The Swedish space program is largely implemented in international cooperation, mainly within the framework of the European Space Agency, ESA. ESA promotes scientific and technological space cooperation in Europe by developing and implementing a long-term European space policy, developing European programs, coordinating member states' space programs and developing an industrial policy. ESA has 22 member states and Sweden has been involved since the start.
In addition to the compulsory basic and science program within ESA, where membership fees are based on the country's GDP, ESA is built up of voluntary programs that exist in a variety of areas, such as carrier rockets and earth observation. In voluntary programs, the countries themselves can decide how much money they want to invest and the countries mainly base their participation on social interest or expected industrial exchange. ESA applies a so-called juste retour system, which means that the money the member states invest in ESA goes back to their respective countries. Sweden's contribution to ESA returns to Sweden in the form of industrial contracts, long-term knowledge building and access to international data and research results. Read more about ESA on the ESA website.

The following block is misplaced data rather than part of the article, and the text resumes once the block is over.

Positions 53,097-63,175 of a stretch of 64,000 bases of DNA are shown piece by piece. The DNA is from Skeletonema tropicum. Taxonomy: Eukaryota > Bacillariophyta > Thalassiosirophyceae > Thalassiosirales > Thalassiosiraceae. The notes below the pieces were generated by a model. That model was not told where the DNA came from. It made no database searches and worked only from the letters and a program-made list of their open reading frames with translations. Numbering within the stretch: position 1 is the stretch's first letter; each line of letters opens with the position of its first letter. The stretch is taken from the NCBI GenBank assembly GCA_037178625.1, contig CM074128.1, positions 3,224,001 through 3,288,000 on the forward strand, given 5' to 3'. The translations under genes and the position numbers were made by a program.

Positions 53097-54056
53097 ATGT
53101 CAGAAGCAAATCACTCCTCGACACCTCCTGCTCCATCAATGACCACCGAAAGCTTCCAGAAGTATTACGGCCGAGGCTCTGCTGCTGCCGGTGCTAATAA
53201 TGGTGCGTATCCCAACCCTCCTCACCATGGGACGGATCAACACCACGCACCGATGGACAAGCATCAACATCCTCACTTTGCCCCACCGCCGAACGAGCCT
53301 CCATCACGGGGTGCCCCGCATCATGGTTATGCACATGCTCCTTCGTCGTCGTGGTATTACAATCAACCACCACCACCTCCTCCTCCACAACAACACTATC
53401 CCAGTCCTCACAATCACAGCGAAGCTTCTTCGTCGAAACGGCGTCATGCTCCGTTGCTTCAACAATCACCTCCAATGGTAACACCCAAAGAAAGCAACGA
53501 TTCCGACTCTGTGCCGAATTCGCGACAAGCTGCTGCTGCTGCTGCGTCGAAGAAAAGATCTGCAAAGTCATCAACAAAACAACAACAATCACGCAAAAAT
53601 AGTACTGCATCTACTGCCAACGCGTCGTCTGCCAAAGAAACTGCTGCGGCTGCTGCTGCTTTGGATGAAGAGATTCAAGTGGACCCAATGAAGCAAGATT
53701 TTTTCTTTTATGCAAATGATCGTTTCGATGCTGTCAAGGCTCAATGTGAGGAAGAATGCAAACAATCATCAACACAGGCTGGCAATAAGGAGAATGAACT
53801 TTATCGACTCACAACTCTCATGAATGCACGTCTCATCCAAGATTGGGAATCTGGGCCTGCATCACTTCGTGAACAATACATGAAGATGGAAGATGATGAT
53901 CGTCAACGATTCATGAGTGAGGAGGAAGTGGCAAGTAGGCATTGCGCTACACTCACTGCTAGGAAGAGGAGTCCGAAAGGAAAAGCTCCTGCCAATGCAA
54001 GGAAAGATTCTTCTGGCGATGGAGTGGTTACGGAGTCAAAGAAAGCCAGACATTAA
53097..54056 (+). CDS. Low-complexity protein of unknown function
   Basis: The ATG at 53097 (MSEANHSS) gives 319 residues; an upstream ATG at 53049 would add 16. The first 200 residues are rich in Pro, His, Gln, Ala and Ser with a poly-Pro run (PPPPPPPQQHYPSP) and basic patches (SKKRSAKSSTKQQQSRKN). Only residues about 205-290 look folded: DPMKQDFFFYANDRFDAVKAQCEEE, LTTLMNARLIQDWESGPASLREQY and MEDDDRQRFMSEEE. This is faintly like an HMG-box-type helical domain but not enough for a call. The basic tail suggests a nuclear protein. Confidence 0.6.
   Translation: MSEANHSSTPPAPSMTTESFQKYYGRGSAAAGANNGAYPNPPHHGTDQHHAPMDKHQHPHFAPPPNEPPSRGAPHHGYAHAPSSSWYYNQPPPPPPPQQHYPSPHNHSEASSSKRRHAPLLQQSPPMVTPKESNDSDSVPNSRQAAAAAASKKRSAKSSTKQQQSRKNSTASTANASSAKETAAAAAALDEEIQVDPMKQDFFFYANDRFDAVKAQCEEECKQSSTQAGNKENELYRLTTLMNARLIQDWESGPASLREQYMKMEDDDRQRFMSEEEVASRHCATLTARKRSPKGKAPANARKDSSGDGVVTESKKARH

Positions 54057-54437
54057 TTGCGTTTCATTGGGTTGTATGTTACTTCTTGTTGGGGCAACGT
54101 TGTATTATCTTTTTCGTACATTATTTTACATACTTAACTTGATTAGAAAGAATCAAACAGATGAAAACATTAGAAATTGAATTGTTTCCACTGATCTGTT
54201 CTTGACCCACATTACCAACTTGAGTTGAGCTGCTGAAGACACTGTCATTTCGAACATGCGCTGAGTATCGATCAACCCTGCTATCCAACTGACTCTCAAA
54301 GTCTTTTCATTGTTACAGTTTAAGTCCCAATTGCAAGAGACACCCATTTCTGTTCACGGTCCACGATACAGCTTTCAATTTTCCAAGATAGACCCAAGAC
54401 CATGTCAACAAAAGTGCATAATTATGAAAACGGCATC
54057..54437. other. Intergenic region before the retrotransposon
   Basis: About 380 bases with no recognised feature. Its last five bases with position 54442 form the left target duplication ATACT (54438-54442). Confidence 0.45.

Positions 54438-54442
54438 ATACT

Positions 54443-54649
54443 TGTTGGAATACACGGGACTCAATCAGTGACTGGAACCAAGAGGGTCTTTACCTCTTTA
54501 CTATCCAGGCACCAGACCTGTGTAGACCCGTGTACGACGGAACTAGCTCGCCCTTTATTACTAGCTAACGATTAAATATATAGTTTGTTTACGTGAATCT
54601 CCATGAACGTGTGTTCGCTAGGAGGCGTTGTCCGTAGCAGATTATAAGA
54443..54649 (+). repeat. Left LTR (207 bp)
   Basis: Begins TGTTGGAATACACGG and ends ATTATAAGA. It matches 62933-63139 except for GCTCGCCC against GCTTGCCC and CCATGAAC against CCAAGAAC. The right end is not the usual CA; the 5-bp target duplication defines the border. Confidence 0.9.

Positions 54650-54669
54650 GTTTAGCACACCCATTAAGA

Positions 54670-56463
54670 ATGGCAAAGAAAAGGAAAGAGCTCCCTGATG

The ESA Business Incubation Center (Esa Bic) Sweden opened in December 2015 and is the Nordic region's first incubator for startup companies that use space data or develop space technology. The initiative is initiated by the SNSA, Vinnova and ESA. ESA BIC Sweden is coordinated by existing incubators from Luleå, Uppsala and Trollhättan.
A list of Swedish space companies can be found here.
The Swedish National Space Agency has financed seven Swedish satellite projects, most of them performed in internationall cooperation. Those are Viking, Freja, Astrid 1, Astrid 2, Odin, Prisma and Mats.